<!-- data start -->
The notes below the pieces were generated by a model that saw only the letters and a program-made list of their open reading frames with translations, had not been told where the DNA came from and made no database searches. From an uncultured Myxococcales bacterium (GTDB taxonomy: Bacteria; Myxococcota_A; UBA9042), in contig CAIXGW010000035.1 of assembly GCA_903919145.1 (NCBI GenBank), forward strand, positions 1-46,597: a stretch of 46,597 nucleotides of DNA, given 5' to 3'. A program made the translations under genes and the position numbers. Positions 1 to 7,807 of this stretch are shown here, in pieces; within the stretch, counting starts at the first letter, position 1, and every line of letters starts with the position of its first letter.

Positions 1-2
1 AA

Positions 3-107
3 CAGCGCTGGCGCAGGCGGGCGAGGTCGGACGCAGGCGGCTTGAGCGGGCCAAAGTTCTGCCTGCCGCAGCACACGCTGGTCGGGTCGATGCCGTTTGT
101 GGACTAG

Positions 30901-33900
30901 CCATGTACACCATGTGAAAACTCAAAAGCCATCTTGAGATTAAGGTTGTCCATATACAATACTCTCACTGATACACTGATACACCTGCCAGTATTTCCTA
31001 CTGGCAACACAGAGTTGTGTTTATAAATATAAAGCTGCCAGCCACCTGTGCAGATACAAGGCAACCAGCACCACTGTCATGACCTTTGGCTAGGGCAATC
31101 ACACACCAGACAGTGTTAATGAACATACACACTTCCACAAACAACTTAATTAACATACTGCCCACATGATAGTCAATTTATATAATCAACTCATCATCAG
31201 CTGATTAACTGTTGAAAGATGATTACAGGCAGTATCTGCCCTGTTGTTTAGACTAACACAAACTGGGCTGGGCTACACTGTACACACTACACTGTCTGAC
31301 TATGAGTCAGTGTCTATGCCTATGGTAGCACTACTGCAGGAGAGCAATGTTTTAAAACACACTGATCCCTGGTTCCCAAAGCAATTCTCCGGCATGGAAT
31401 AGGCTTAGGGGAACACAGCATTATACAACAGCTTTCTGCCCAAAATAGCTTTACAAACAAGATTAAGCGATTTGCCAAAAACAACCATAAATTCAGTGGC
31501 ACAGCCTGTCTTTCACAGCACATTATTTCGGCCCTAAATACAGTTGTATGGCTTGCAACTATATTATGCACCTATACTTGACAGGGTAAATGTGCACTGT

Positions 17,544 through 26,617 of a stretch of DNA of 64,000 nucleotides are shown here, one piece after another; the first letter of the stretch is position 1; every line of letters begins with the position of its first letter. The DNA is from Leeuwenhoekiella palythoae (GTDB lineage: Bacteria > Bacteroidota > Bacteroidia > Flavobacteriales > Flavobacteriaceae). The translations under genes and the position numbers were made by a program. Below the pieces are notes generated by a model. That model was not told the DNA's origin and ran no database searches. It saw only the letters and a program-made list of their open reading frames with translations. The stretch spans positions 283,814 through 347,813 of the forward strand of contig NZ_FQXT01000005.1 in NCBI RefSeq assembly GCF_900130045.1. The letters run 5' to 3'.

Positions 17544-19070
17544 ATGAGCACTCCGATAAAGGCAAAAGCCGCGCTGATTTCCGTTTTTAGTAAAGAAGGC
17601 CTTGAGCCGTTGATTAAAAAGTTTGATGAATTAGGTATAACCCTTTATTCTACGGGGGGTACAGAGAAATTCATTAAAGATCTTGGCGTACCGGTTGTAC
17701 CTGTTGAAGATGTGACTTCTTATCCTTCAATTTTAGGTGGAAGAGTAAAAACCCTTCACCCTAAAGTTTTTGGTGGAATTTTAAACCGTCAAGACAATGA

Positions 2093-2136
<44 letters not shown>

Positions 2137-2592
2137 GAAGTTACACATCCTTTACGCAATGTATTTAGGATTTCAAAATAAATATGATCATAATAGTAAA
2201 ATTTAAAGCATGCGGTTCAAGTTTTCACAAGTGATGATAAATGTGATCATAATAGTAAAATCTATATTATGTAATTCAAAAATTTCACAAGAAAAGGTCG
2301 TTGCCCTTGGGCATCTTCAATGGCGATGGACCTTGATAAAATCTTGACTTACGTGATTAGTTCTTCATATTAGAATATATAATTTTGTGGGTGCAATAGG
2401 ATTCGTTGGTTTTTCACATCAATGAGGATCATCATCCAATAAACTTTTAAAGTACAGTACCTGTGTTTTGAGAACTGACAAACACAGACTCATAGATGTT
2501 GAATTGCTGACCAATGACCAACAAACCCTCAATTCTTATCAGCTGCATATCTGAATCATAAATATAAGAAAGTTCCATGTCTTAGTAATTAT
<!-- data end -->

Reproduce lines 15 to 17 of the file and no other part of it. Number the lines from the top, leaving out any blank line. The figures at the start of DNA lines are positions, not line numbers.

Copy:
Positions 17,544 through 26,617 of a stretch of DNA of 64,000 nucleotides are shown here, one piece after another; the first letter of the stretch is position 1; every line of letters begins with the position of its first letter. The DNA is from Leeuwenhoekiella palythoae (GTDB lineage: Bacteria > Bacteroidota > Bacteroidia > Flavobacteriales > Flavobacteriaceae). The translations under genes and the position numbers were made by a program. Below the pieces are notes generated by a model. That model was not told the DNA's origin and ran no database searches. It saw only the letters and a program-made list of their open reading frames with translations. The stretch spans positions 283,814 through 347,813 of the forward strand of contig NZ_FQXT01000005.1 in NCBI RefSeq assembly GCF_900130045.1. The letters run 5' to 3'.

Positions 17544-19070
17544 ATGAGCACTCCGATAAAGGCAAAAGCCGCGCTGATTTCCGTTTTTAGTAAAGAAGGC